Smile Politely

Livening up the airwaves

Carly Nix is passionate about community radio, and her enthusiasm shines through to anyone interacting with her. Nix, a Decatur native who graduated this past spring from Boston University with a B.A. in religion, is the AmeriCorps News Media Coordinator at the Urbana-Champaign Independent Media Center. She’s tasked with helping the volunteers that run both WRFU-FM and the Public I accomplish their goals.

Her most immediate task at hand is helping WRFU celebrate its fourth anniversary this weekend. “Friday’s actually the big day, but Saturday’s when the big events are happening,” Nix said. “There are people who are coming from out of town, who have been involved in the station in the past and wanted to celebrate RFU’s anniversary.”

The festivities begin with a live taping of “The Show” from 10 p.m. to midnight Friday; this taping will not be held at the IMC, so if you’re interested in attending, call 344-8820 for more info.

Then, on Saturday, there are audio skillshares from 11 a.m. to 2 p.m. and a potluck from 6 to 8 p.m. and afterparty to follow. Check out the WRFU website for more info. Nix has been hard at work in preparation. “I’m putting together this audio collage that is little snippets of pieces that have been produced at the IMC since its inception,” she explained. “So, it’s going to be a guided tour through the history of IMC radio and WRFU over the ages, getting a picture of the different voices and different sounds that have been on the station.” That scrapbook will be unveiled during the potluck Saturday evening.


Nix decided early on that she wanted to work in radio, and she did anything she could to get experience. “I was really involved with my student radio station, and I volunteered at three or four radio stations in Boston throughout my college career, and worked at a radio station, she noted. “So by the time I made it to the IMC, I think I’d worked at six different radio stations — maybe seven.” She did internships at WILL in Champaign-Urbana and WBEZ in Chicago, working on the Third Coast International Audio Festival there.

All of these unpaid jobs are part of paying your dues to break into a competitive field. “[In] public and community radio, you have to volunteer a lot and do internships before you can actually get anywhere,” Nix continued. “After I graduated from college, I was doing all this reading about how to break into the field, and everyone was basically saying don’t go to grad school, just volunteer and intern at radio stations, and eventually you’ll get paid. That’s what I did, and it worked out.” Now she’s making the not-so-big bucks as an AmeriCorps staffer.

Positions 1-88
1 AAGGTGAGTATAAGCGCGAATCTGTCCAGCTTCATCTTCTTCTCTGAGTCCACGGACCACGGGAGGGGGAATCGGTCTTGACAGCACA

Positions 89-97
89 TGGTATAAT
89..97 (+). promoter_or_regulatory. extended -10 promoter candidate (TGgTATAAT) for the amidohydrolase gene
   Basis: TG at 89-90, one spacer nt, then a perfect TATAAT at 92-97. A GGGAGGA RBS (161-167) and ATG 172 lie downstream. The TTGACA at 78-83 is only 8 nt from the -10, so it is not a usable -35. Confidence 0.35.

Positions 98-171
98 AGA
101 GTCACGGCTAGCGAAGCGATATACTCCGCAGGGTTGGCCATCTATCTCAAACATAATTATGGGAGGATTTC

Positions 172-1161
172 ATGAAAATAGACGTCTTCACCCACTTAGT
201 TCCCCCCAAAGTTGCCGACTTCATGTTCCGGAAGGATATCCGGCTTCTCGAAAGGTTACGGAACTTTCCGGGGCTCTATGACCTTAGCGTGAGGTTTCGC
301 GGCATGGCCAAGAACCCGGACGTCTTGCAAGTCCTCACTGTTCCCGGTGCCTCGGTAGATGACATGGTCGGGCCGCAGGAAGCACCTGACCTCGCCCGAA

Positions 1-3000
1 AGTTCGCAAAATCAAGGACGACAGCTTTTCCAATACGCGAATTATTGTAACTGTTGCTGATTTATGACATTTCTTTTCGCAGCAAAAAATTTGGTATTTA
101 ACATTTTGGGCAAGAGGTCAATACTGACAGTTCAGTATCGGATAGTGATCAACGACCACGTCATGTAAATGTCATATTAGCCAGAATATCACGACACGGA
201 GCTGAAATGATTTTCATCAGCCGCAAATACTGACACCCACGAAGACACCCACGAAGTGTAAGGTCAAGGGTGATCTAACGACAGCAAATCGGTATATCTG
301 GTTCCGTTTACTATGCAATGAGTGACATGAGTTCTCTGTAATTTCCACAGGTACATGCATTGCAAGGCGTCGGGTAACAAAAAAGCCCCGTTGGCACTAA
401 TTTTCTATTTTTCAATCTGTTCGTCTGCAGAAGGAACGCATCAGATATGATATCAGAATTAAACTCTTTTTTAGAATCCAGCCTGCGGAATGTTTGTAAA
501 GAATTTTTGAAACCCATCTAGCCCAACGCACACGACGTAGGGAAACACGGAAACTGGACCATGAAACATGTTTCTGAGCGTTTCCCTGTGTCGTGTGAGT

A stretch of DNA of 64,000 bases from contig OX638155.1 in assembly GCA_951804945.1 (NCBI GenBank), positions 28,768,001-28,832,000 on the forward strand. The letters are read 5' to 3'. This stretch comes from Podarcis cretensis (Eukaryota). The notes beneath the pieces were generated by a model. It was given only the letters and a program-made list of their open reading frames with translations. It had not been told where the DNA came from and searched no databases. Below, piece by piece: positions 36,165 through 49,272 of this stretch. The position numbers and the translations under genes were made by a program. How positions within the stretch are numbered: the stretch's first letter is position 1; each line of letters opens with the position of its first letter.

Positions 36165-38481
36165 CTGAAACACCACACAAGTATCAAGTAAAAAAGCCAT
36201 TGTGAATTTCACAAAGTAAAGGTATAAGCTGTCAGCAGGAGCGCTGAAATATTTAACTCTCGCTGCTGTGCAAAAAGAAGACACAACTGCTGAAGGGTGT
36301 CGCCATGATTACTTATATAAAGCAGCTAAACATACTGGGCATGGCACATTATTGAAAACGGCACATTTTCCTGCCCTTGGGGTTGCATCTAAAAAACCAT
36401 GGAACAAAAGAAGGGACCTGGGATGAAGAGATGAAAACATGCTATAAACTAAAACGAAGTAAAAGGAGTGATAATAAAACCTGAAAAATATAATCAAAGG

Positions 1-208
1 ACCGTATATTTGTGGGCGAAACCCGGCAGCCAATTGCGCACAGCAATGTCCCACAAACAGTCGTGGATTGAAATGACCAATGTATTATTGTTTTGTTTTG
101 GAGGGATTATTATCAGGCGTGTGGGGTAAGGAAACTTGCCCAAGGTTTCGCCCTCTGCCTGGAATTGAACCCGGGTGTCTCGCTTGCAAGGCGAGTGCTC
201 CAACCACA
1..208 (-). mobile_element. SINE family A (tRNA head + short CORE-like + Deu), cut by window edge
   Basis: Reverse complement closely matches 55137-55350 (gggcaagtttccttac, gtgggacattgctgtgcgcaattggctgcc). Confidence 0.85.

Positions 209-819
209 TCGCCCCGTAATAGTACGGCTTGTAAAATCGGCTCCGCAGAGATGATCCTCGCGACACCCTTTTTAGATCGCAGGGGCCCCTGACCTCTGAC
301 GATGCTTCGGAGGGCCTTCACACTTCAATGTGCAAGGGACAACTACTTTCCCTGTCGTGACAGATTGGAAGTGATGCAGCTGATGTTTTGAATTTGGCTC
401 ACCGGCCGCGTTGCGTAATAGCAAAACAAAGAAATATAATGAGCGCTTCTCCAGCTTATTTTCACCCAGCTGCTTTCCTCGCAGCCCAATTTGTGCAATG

Nix is excited to work for WRFU. She said, “This is the first station that I’ve worked at that’s really progressively-minded and really community-minded.” Soon after she started her position, she saw the Indymedia movement in action in the IMC’s coverage of the death of Kiwane Carrington. The IMC quickly organized a press conference featuring Carrington’s family and friends, as well as local community leaders, and Nix assisted with the proceedings, posting audio of the press conference on the IMC’s website. Fellow AmeriCorps Brian Duggan recorded the event on video.

She recalled, “That’s when I really started to understand why the Indymedia movement is so powerful, and what it has to offer to the community. We made the mainstream media come to us and listen to this story and report on it. We also covered it and had the whole thing online and on the radio for people to listen to or to watch. These are all this things that were said, so that if you weren’t there, you can digest it yourself and see what you think about it.”

The Public I’s Brian Dolinar agreed, referring to the “crash course” in independent media that the Carrington press conference contained. Dolinar said, “While the mainstream media ran their sound-bites, at the IMC web site and on the radio we had the press conference in its entirety. This was one of the best examples of indymedia at work, and made possible by the assistance Carly provided.”

Nix cited that coverage as an example of the void that the IMC fills in the community. “NPR used to cover a lot of things more in-depth like that,” she contended. “They haven’t been able to do that as much, for some reason. I don’t know if it has to do with funding, or it has to do with the burden of having an increased audience or what. They used to cover whole congressional hearings and stuff, and they just don’t do that anymore. They have it on some sort of alternate web stream, but it’s not going to be on the radio and it’s not going to be in the #1 program.”

She has high hopes for the coming year at WRFU. “I’m really liking it, and I’m really looking forward to making the station stronger, and getting more people on the radio this year,” Nix said. “We have a ton of free time on our schedule right now, so I’m looking forward to reaching out to different community groups and trying to get some more community-minded programming on the air. One of our taglines is “Community radio, by and for the people,” but we need to re-connect with the people, so that’s what I’m trying to do this year.”

Nix continued, “I think it’s really important for the community to listen and pay attention to what’s going on right now in our community. To just sit back and not think about it, I don’t think that’s the answer.”


This article is part of a series profiling the UC-IMC’s AmeriCorps volunteers. Previous entries include:

More Articles